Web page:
Wanted: Teachers who make the grade

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School districts in Charlotte-Mecklenburg, North Carolina and Baldwin County, Alabama have begun keeping A-lists of their best teachers. In Charlotte, the idea is to lure these teaching stars to the district's lower-performing schools, while in Baldwin, it is to merely keep them from leaving the system.

As part of a new plan to resurrect seven failing schools, Charlotte-Mecklenburg has identified those teachers in the district who produced more than one year's worth of academic gain on their students' 2007 test scores (we will only parenthetically note that one year does not provide sufficient data to reliably identify effective teachers.) The district is giving these teachers a $20,000 signing bonus to work in the seven schools. In conjunction with this incentive, Superintendent Peter Gorman is replacing the leadership at the seven schools and giving the new principals the authority to hire up to five teachers who made it on to the list, as well new administrators.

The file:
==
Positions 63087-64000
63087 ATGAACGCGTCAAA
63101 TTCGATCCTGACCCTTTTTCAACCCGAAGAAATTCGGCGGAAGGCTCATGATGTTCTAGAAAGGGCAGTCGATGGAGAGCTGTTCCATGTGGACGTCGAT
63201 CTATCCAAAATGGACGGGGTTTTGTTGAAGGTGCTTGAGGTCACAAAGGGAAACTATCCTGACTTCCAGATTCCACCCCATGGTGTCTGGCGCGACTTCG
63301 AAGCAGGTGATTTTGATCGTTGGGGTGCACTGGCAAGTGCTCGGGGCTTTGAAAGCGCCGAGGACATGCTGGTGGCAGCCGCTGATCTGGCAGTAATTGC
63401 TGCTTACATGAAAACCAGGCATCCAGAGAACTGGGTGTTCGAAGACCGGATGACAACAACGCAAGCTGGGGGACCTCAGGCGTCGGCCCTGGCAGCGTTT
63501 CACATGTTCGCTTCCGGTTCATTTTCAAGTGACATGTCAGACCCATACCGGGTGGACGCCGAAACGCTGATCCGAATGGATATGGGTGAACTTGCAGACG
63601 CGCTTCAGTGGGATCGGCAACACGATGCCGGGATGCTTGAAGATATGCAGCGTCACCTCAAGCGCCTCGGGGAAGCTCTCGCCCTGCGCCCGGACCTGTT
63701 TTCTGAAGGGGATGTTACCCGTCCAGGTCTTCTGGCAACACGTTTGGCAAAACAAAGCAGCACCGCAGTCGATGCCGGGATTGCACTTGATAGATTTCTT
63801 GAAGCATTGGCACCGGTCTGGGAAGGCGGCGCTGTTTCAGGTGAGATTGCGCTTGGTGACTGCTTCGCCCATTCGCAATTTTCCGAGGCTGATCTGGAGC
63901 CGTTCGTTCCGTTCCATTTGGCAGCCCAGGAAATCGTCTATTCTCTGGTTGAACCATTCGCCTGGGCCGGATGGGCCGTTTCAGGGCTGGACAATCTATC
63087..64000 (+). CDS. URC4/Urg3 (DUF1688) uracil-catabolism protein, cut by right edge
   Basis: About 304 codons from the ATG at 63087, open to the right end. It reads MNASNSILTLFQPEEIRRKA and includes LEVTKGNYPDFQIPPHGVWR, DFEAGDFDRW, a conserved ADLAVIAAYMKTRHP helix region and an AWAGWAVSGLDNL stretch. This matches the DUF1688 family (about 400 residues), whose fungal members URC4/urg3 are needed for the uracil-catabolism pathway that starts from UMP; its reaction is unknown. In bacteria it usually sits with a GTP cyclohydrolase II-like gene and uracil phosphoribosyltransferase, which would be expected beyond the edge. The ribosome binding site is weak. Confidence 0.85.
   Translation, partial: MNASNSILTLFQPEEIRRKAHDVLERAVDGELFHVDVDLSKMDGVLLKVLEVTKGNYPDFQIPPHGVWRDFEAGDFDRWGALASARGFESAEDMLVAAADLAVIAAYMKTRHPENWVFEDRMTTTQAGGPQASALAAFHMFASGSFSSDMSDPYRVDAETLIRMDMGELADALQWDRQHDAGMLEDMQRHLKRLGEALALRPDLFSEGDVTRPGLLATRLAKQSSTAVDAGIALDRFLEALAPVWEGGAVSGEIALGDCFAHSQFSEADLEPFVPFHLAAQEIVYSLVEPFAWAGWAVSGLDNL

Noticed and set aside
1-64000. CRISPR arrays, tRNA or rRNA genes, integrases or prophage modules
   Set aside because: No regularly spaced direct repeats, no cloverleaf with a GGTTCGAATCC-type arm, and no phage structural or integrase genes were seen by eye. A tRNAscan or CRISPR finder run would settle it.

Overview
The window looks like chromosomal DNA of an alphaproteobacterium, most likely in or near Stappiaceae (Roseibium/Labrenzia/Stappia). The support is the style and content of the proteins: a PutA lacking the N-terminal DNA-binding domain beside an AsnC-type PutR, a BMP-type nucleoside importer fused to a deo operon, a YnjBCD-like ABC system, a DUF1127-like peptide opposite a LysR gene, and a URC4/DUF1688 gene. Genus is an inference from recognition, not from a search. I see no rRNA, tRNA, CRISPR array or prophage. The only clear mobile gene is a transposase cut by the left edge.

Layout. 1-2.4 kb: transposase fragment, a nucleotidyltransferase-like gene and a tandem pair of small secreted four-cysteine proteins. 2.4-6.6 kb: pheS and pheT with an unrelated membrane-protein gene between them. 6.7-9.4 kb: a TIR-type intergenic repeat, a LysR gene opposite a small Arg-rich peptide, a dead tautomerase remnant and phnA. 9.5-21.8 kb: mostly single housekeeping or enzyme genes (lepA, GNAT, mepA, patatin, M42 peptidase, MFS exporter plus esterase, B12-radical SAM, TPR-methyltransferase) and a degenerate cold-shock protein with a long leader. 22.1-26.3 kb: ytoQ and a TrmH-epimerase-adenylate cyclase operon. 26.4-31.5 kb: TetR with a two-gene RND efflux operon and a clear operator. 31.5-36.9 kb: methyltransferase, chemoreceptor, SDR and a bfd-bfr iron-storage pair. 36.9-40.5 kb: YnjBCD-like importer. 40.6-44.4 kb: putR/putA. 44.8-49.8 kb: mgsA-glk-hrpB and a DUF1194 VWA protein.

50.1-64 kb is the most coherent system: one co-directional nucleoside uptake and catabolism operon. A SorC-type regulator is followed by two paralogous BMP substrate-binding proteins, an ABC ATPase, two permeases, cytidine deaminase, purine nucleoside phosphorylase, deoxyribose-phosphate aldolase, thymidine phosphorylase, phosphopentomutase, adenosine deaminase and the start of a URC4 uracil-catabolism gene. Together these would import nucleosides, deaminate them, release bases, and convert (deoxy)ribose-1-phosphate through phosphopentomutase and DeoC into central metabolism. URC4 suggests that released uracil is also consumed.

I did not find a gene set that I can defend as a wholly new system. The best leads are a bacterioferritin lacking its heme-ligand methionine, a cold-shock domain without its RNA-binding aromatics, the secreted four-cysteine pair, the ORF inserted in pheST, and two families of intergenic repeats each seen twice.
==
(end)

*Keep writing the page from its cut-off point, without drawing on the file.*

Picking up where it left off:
Charlotte's bold moves offer lessons for all performance pay aficionados. Last year, Gorman's attempt to recruit teachers to low-performing high schools with a hefty $10,000 bonus and 15 percent pay raise was a bust. According to teachers and administrators, there was no assurance that they would be placed in a good working environment, surrounded by other talented colleagues. Gorman since revised his approach to ensure that the environment at these new schools would be a big draw. This is getting to be a running theme as we reported about Chattanooga's Benwood Initiative, which implemented performance pay while also changing some of the players.

A few states away in Baldwin County, Alabama, they are using an A-list to avoid permanently losing those teachers whom the district was forced to lay off in a budget crunch last spring. The short-listed teachers, most young and relatively new, had to be laid off under the teacher contract's "last-hired, first-fired" rule, despite being rated "excellent" or "outstanding" by their principals. Determined not to lose this pool of talent, the district is giving these teachers top priority for vacancies. Commented the HR Director, Lester Smith, "You already have a great teacher who the principal would have kept . ? The board felt, and rightfully so, that it's better to keep them, rather than finding somebody from outside the system."